On a day of strong tailwinds and crosswinds, Kopecky was a constant fixture at the front of the peloton, her white-and-rainbows skinsuit making her near-impossible to miss. She was aggressive on the third cobbled sector of the day, with 70 km still to race, shredding the field. She was similarly proactive another few sectors later, 54 km from the finish, forcing another selection. Likewise with 45 km to go, and again with 32 km.

Ultimately, it was a group of five that emerged at the front, a touch inside 20 km to go: Kopecky, Vos, Balsamo, Balsamo’s teammate Ellen van Dijk, and Amber Kraak (FDJ-Suez). While Balsamo would be dropped a short time later, she eventually found her way back to the front, 12 km from the line, with Pfeiffer Georgi (DSM-Firmenich-PostNL) for company. That elite group of six would go on to contest the win, not that Kopecky was thrilled with who she’d found herself with.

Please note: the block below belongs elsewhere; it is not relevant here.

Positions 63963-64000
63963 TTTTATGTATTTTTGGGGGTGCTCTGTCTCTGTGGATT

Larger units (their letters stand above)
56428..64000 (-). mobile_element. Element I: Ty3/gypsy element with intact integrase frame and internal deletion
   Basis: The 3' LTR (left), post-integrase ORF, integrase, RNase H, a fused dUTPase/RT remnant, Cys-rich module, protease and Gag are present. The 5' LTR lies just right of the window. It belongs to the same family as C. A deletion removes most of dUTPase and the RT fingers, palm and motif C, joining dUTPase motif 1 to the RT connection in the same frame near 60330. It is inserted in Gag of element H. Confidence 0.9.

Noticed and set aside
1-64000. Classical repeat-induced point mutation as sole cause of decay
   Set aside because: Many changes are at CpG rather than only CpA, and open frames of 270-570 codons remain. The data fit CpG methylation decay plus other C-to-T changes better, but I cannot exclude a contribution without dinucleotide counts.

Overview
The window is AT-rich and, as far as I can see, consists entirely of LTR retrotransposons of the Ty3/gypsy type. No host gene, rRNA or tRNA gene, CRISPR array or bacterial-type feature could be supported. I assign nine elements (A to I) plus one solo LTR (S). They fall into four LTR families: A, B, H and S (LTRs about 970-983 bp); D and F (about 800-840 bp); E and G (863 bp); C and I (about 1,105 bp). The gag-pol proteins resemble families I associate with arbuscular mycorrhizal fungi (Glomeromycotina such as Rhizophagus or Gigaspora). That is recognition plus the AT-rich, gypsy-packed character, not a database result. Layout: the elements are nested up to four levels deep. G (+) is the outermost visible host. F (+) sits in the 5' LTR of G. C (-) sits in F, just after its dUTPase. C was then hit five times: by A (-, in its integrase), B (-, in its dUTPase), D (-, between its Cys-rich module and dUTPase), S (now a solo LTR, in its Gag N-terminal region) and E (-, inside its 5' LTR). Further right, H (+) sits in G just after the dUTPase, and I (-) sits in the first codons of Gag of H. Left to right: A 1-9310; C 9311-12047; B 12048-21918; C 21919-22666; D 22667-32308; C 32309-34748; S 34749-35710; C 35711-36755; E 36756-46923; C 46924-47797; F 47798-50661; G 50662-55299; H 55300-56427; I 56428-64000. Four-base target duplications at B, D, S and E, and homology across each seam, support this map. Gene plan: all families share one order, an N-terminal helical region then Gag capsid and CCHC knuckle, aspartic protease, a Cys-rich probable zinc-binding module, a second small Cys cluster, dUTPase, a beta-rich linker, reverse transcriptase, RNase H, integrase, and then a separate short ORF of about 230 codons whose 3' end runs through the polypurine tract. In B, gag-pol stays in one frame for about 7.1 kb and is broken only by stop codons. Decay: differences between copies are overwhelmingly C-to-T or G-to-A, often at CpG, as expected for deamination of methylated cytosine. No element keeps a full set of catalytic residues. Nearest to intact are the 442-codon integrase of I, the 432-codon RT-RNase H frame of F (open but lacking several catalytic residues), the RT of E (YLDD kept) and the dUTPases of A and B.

“Going with Marianne was not ideal,” Kopecky said. “And for me, when I was with Marianne, then I would always play the card Lorena [Wiebes].”

Behind the leaders, Wiebes was trying to ride her way back to the front; trying to give SD Worx-Protime additional firepower in the looming sprint.

“Today I really wanted to win myself but I was also very motivated if there was a situation where we needed to go for the sprint with Lorena, then I was also 110% committed to that,” Kopecky said.

Wiebes never made it back to the front though, ultimately leading the chase group in for seventh place. Ahead, Kopecky would have to back herself in the sprint, even though she knew victory would be far from easy.

“Of course going with Vos and Balsamo, for me it’s not ideal,” she said. “[But] once you come on this velodrome you just need to be confident and believe in yourself that you’re capable of winning it.”

If Kopecky had any hesitation about her ability to win, you wouldn’t have known it from her sprint.